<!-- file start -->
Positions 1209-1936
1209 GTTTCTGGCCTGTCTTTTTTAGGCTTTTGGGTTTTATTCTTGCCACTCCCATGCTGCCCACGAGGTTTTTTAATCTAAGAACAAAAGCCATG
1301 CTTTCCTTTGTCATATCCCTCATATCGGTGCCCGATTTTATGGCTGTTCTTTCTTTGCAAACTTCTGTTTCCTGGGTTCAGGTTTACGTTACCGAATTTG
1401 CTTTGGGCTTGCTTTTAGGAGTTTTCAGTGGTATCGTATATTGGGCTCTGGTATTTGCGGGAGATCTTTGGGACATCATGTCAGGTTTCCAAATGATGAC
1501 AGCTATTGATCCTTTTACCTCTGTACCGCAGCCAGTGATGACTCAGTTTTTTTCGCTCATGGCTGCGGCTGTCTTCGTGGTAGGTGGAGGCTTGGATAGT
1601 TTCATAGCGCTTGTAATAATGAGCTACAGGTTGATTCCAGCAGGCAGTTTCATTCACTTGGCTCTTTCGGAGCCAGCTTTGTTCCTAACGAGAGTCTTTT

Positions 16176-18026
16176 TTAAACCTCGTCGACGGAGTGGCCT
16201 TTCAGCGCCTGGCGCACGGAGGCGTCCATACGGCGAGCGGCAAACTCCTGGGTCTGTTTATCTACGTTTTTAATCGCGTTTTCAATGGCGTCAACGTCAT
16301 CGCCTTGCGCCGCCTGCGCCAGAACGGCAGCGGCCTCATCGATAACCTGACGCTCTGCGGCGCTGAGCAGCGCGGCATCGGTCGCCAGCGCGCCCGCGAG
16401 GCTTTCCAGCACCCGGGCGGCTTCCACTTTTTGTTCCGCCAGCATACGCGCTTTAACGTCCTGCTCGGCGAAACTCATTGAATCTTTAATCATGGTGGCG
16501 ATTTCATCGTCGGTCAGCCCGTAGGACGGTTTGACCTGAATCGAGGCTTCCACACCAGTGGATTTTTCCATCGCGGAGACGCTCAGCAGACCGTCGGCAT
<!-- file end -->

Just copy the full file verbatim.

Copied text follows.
Positions 1209-1936
1209 GTTTCTGGCCTGTCTTTTTTAGGCTTTTGGGTTTTATTCTTGCCACTCCCATGCTGCCCACGAGGTTTTTTAATCTAAGAACAAAAGCCATG
1301 CTTTCCTTTGTCATATCCCTCATATCGGTGCCCGATTTTATGGCTGTTCTTTCTTTGCAAACTTCTGTTTCCTGGGTTCAGGTTTACGTTACCGAATTTG
1401 CTTTGGGCTTGCTTTTAGGAGTTTTCAGTGGTATCGTATATTGGGCTCTGGTATTTGCGGGAGATCTTTGGGACATCATGTCAGGTTTCCAAATGATGAC
1501 AGCTATTGATCCTTTTACCTCTGTACCGCAGCCAGTGATGACTCAGTTTTTTTCGCTCATGGCTGCGGCTGTCTTCGTGGTAGGTGGAGGCTTGGATAGT
1601 TTCATAGCGCTTGTAATAATGAGCTACAGGTTGATTCCAGCAGGCAGTTTCATTCACTTGGCTCTTTCGGAGCCAGCTTTGTTCCTAACGAGAGTCTTTT

Positions 16176-18026
16176 TTAAACCTCGTCGACGGAGTGGCCT
16201 TTCAGCGCCTGGCGCACGGAGGCGTCCATACGGCGAGCGGCAAACTCCTGGGTCTGTTTATCTACGTTTTTAATCGCGTTTTCAATGGCGTCAACGTCAT
16301 CGCCTTGCGCCGCCTGCGCCAGAACGGCAGCGGCCTCATCGATAACCTGACGCTCTGCGGCGCTGAGCAGCGCGGCATCGGTCGCCAGCGCGCCCGCGAG
16401 GCTTTCCAGCACCCGGGCGGCTTCCACTTTTTGTTCCGCCAGCATACGCGCTTTAACGTCCTGCTCGGCGAAACTCATTGAATCTTTAATCATGGTGGCG
16501 ATTTCATCGTCGGTCAGCCCGTAGGACGGTTTGACCTGAATCGAGGCTTCCACACCAGTGGATTTTTCCATCGCGGAGACGCTCAGCAGACCGTCGGCAT